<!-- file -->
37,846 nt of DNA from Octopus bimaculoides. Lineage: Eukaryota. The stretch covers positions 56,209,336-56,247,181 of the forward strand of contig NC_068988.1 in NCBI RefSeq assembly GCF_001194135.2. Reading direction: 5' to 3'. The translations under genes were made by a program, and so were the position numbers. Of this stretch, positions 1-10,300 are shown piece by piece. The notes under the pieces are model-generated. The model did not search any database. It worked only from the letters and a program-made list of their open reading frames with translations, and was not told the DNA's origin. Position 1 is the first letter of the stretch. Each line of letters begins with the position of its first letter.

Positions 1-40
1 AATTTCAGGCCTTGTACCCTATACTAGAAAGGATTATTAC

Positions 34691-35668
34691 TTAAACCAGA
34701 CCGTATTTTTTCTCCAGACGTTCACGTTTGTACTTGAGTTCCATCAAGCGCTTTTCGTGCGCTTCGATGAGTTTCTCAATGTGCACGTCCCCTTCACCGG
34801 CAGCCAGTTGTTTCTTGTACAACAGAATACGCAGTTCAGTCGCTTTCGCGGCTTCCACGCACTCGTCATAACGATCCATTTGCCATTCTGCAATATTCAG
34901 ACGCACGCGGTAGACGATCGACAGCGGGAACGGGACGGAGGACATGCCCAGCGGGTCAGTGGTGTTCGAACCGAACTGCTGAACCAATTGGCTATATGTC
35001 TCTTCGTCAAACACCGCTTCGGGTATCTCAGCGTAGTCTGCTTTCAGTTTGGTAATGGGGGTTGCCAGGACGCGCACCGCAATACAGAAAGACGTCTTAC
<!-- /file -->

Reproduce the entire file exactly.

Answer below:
37,846 nt of DNA from Octopus bimaculoides. Lineage: Eukaryota. The stretch covers positions 56,209,336-56,247,181 of the forward strand of contig NC_068988.1 in NCBI RefSeq assembly GCF_001194135.2. Reading direction: 5' to 3'. The translations under genes were made by a program, and so were the position numbers. Of this stretch, positions 1-10,300 are shown piece by piece. The notes under the pieces are model-generated. The model did not search any database. It worked only from the letters and a program-made list of their open reading frames with translations, and was not told the DNA's origin. Position 1 is the first letter of the stretch. Each line of letters begins with the position of its first letter.

Positions 1-40
1 AATTTCAGGCCTTGTACCCTATACTAGAAAGGATTATTAC

Positions 34691-35668
34691 TTAAACCAGA
34701 CCGTATTTTTTCTCCAGACGTTCACGTTTGTACTTGAGTTCCATCAAGCGCTTTTCGTGCGCTTCGATGAGTTTCTCAATGTGCACGTCCCCTTCACCGG
34801 CAGCCAGTTGTTTCTTGTACAACAGAATACGCAGTTCAGTCGCTTTCGCGGCTTCCACGCACTCGTCATAACGATCCATTTGCCATTCTGCAATATTCAG
34901 ACGCACGCGGTAGACGATCGACAGCGGGAACGGGACGGAGGACATGCCCAGCGGGTCAGTGGTGTTCGAACCGAACTGCTGAACCAATTGGCTATATGTC
35001 TCTTCGTCAAACACCGCTTCGGGTATCTCAGCGTAGTCTGCTTTCAGTTTGGTAATGGGGGTTGCCAGGACGCGCACCGCAATACAGAAAGACGTCTTAC